The Dog Days are Here – 6 Reasons Why Older Adults Suffer More from the Heat, and an Additional Source of Risk
As we age, our bodies change naturally, and with these changes come increased risks. Heat waves can be a serious danger for seniors, particularly those with health challenges. Here are some of the main reasons why, and some actions you can take to protect yourself during those beastly hot days.
Increased Risk Factors for Seniors:
1. People are less able to regulate their body temperature as they age – their “internal thermostats” don’t work as well. So it takes their bodies longer to adjust to a higher heat, and also longer to adjust, once the temperature is lower.
When it gets hot, your body takes longer to realize it is starting to overheat. A delay in reacting to the heat means your body temperature rises for longer than it would in a younger person. Once you are in a cooler place, it also takes your body longer to recognize and respond appropriately to the lower temperature. You are more likely to suffer from heat stroke or heat exhaustion.
- Seniors sweat less than younger people – their sweat glands don’t produce as much cooling perspiration.
3. Dilation of blood vessels:
- When you are hot, another way your body cools itself off is to have the blood vessels near the surface of the skin dilate – you get flushed. Bringing blood to the surface of the skin exposes it to more of the cooling air that flows over your skin. Skin blood flow in seniors is not as strong as for younger people, partly due to a decrease in the strength of the heart’s pumping action.
- Lack of thirst:
- Many people who are getting older don’t realize that they don’t feel thirst as much as younger people do. So you may be dehydrated, but your body doesn’t react properly by telling you that you’re thirsty. And once you do drink, again, it will take longer for you to recover from dehydration, thus increasing the risk of heat-related injuries.
- Already-existing health conditions common among older adults:
Some health conditions that affect older people also increase their risks during periods of high heat. These conditions include:
- Obesity: The reasons overweight and obese individuals suffer more from heat are not fully understood. One reason may be that they do not have as much surface area on their skin relative to their overall mass as thinner people, so the cooling effect of increased blood flow to the surface of the skin is reduced. Also, physical activity creates more body heat in someone overweight or obese, so they are more likely to experience negative effects of heat sooner than other individuals.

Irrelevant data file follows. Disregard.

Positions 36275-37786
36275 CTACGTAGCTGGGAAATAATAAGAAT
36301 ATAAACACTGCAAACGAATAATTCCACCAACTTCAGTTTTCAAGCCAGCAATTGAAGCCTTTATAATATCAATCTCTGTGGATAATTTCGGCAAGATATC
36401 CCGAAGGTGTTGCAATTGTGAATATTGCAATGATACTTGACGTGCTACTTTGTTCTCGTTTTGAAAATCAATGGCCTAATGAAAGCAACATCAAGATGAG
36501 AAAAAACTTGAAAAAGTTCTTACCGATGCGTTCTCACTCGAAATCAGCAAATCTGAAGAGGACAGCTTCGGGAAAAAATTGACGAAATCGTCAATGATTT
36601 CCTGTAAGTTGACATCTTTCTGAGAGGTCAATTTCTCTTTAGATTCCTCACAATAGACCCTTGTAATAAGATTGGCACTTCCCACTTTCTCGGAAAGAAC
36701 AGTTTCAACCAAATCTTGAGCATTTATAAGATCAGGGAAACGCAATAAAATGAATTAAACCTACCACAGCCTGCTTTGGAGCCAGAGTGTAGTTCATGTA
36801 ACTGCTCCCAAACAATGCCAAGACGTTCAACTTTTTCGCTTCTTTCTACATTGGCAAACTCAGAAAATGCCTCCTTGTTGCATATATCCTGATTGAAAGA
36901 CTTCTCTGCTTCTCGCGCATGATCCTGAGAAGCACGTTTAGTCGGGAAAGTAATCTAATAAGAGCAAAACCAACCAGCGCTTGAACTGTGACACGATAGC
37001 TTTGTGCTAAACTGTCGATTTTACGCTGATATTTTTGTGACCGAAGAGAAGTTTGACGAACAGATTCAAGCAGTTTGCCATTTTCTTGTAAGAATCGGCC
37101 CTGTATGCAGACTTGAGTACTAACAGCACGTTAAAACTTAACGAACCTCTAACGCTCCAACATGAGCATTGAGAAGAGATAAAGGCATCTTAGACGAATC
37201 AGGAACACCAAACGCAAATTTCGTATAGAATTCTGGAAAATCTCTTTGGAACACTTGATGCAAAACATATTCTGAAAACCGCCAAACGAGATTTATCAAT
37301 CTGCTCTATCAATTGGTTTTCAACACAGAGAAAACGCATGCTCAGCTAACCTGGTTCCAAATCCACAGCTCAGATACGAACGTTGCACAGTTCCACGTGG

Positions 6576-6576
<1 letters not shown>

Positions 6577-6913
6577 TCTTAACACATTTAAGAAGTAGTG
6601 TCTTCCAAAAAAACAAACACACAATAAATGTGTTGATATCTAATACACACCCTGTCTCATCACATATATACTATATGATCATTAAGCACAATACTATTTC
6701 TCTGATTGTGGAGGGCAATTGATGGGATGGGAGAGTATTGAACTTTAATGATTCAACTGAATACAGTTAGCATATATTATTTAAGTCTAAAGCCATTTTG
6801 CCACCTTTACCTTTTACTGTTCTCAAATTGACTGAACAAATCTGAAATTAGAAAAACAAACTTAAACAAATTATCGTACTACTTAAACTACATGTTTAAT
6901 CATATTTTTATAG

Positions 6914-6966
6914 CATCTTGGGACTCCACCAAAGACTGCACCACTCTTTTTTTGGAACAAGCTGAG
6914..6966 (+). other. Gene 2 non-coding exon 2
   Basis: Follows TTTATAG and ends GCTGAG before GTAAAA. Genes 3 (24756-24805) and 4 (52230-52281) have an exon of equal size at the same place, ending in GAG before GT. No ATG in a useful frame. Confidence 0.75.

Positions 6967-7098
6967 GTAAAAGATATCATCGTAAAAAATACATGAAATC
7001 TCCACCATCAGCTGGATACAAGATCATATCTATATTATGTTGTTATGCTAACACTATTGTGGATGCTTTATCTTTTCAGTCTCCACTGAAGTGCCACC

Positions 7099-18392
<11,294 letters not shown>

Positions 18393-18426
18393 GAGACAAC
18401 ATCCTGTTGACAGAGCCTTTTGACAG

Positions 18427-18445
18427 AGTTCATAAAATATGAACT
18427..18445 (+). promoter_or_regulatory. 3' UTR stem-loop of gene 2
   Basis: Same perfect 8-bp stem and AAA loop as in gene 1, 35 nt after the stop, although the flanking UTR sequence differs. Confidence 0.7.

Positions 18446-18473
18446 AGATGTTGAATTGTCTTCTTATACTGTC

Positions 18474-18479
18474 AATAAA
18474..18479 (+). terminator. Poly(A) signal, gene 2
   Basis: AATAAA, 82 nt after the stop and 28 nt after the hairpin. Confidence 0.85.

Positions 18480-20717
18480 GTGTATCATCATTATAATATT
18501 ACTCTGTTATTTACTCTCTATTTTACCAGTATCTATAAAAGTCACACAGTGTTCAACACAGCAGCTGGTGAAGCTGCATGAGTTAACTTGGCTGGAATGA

- Hypertension – The hearts of seniors and others with hypertension may have difficulty getting blood to the surface of the skin to cool it (and thus, the person) off.
- Diabetes (both Type 1 and Type 2) – Sweating, blood vessel dilation and other vascular impairments may all be affected by diabetes, and these difficulties may increase the risk of experiencing a heat-induced injury.
- Cardiovascular disease – again, not well-studied, but any disease that affects the heart means that extra heat-related stress on the heart likely has a larger impact than on a person who does not have cardiovascular disease. Medications that people take to control their heart disease may also have a negative effect on the heart’s ability to respond adequately to extreme heat.
- Respiratory disease – Data show that people with respiratory diseases such as asthma, COPD, lung cancer, pneumonia and more, are at a higher risk of death during a heat wave. Again, the reasons are not well understood.
- Medications taken to address the above health conditions, and others, may affect the functioning of the heart and the body’s heat-regulating systems. Older adults are more likely to have health conditions that require medications that may affect these systems.
Another Source of Risk: Socio-economic Factors
Studies have shown that other factors in a person’s situation in life increase the risk of illness and death from heat-related conditions. Lower levels of education, lack of access to transportation or air conditioning, social isolation, and being of nonwhite origin all increase risks.
How to Protect Yourself Against Heat Stroke and Heat Exhaustion:
- Stay indoors or out of the sun on hot days
- Drink more than you think you need to – carry a water bottle with you
- If you feel affected by the heat, take a cool shower
- Wear lightweight clothing
- Seek out an air conditioned spaces such as libraries or shopping malls
- Stay in contact with your doctor regarding your risk factors and how your medications might affect your risk.